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Dublin: 6 °C Saturday 29 February, 2020
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Analysis: Tyrone's incredible tackling, Harte's bench power play and why they conceded the kick-outs

The42′s columnist Sean Murphy takes a closer look at the Red Hand’s win over Donegal in Ballybofey.

THIS WAS DEFINITELY a game of two halves.

With what started as a very cagey and nervous affair, ended in a dominant Tyrone second-half performance where they scored 2-11 to ensure their passage to the All Ireland semi-finals and a rematch with Monaghan.

Niall Sludden celebrates his side scoring a late goal Source: Ryan Byrne/INPHO

Tyrone’s intensity and fitness

One area that Tyrone have upped massively since their defeat to Monaghan in the Ulster championship was their tackling and intensity levels.

Tyrone put together 34 tackles against Monaghan in the Ulster opener. Against Dublin they put 44 tackles on the board and yesterday in Donegal’s home ground they massed a total of 57 tackles. That is the highest that I have seen from any team in this year’s championship.

Leo McLoone and Padraig Hampsey Source: Laszlo Geczo/INPHO

The difference in Tyrone’s tackling now and in May is their ability to get not only a second man helping to box up the opposition – something they were not doing previously but they are now starting to get a third man in at times.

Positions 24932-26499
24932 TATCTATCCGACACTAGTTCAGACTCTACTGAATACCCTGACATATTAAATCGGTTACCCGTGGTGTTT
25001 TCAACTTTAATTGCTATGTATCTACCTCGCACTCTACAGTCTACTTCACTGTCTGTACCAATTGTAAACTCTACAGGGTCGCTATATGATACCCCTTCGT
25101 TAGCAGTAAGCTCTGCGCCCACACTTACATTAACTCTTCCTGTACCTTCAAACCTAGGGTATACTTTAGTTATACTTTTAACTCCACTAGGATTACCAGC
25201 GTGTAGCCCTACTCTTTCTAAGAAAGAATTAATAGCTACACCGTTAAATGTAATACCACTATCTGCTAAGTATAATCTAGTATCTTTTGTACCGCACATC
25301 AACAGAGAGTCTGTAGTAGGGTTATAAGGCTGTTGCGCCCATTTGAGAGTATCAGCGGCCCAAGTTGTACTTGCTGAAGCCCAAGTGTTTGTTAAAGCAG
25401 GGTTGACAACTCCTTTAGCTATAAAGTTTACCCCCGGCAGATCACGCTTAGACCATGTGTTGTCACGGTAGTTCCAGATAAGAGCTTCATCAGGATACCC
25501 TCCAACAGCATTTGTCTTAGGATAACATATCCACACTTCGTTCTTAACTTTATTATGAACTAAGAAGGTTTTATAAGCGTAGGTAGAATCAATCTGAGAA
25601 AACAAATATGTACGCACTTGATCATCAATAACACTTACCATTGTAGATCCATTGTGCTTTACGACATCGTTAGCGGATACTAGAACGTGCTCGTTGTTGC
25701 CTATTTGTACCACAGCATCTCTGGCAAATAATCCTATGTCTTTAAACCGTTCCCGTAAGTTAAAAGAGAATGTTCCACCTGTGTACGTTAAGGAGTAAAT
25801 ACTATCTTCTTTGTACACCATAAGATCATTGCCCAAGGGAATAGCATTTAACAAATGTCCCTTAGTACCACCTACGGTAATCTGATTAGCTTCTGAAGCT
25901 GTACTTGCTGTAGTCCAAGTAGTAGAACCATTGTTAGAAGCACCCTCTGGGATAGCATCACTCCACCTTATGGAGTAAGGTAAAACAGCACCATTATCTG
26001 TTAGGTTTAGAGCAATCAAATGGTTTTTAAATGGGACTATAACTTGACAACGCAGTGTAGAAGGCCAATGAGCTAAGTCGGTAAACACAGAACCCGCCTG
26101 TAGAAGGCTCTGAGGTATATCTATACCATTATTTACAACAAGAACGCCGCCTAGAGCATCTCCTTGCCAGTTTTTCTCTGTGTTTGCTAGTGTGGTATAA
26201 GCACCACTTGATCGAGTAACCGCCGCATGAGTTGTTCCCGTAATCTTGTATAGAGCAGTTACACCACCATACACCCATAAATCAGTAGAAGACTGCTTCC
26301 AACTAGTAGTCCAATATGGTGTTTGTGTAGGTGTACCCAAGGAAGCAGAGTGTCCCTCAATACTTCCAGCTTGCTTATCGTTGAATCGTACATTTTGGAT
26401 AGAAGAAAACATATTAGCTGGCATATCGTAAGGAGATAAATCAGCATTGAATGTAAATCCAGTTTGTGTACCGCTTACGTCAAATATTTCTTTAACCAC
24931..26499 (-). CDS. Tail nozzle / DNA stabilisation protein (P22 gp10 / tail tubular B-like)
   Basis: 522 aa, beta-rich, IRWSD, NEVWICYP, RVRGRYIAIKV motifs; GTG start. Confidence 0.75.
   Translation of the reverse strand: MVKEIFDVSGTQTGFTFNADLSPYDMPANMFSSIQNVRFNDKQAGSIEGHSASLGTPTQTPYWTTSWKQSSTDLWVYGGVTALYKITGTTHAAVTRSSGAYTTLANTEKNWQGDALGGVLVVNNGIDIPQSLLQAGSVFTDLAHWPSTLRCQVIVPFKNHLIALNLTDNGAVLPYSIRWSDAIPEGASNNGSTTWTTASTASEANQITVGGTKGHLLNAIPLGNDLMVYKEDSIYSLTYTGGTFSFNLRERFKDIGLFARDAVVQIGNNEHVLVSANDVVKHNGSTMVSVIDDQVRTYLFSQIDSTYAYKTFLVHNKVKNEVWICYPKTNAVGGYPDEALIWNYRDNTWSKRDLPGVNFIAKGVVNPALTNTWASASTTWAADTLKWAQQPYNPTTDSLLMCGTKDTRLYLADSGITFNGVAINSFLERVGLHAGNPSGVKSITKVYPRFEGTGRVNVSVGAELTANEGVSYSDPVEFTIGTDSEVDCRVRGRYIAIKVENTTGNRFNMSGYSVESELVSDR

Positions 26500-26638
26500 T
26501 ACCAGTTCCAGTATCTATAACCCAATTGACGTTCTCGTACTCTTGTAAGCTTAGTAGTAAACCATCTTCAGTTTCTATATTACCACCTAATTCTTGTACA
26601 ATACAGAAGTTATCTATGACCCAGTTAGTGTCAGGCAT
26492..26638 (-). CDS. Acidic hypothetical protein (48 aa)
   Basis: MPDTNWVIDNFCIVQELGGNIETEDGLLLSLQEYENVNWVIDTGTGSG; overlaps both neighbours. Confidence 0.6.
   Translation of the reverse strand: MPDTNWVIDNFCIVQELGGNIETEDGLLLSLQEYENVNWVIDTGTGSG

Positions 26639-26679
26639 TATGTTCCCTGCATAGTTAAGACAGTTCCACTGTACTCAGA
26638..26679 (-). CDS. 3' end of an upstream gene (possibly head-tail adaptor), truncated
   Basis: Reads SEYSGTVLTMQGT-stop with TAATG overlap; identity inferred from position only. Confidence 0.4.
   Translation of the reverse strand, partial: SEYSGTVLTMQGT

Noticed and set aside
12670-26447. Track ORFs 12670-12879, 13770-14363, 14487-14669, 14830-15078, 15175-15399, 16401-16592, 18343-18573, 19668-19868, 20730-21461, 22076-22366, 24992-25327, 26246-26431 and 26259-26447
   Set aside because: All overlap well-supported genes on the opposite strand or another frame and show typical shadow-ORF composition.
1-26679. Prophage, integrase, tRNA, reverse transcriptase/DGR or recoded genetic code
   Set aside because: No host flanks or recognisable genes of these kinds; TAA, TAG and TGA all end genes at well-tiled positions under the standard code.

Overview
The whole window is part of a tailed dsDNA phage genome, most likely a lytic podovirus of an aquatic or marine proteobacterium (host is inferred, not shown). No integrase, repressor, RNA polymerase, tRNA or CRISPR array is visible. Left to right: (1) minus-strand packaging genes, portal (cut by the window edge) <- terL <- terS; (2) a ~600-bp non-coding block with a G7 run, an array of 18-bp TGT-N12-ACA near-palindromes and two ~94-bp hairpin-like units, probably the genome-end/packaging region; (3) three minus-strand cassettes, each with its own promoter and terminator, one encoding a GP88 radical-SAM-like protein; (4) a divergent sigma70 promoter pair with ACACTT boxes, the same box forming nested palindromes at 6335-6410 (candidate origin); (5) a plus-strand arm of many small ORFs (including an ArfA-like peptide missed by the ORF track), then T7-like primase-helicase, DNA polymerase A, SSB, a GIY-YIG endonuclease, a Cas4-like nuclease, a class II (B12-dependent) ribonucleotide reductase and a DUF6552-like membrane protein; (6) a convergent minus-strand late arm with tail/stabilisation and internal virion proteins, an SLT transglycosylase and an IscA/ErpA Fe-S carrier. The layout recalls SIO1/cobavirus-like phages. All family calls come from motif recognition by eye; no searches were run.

This is part and parcel of Tyrone’s game plan: two men closing a man in, turning him over and breaking. Their intensity level has also risen in each game. It was 48 against Monaghan, 74 versus Dublin and yesterday it reached 81. Tyrone’s tackling, especially in the final quarter, was at times ferocious, they were hunting their prey and were not going to relent for one moment.

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Donegal were nowhere near Tyrone’s level in this regard contributing 35 tackles and an intensity level of 53.

Along with Mickey Harte, credit must go to Tyrone’s strength and conditioning coach Peter Donnelly for his work. The fitness and conditioning levels of this Tyrone team are of the highest level possible.

This is shown by their ability to finish games so strongly continuing to get up and down the pitch fluently. They dismantled Donegal in the final 20 minutes, outscoring them by 2-7 to 0-2 in this period. It was also displayed in the performance they put up against Dublin late on.

Tyrone subs

Yet again, the Tyrone subs came up trumps for Mickey Harte’s men with a return of 2-5 from the bench.

Harry Loughran celebrates scoring a goal with Lee Brennan Source: Ryan Byrne/INPHO

In the second half, Tyrone changed tact and went more direct in their attack. They ran at the Donegal defence in greater numbers and were not allowing themselves to get smothered up by the blanket like they had in the first half.

Mattie Donnelly had it off to a fine art by the end of the game, running at angles taking or giving a quick pop pass or drawing a free or taking a shot on.

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Lee Brennan was the other man that epitomised this, causing the Donegal backs nightmares. He scored four points in total, one from a placed kick and three from play.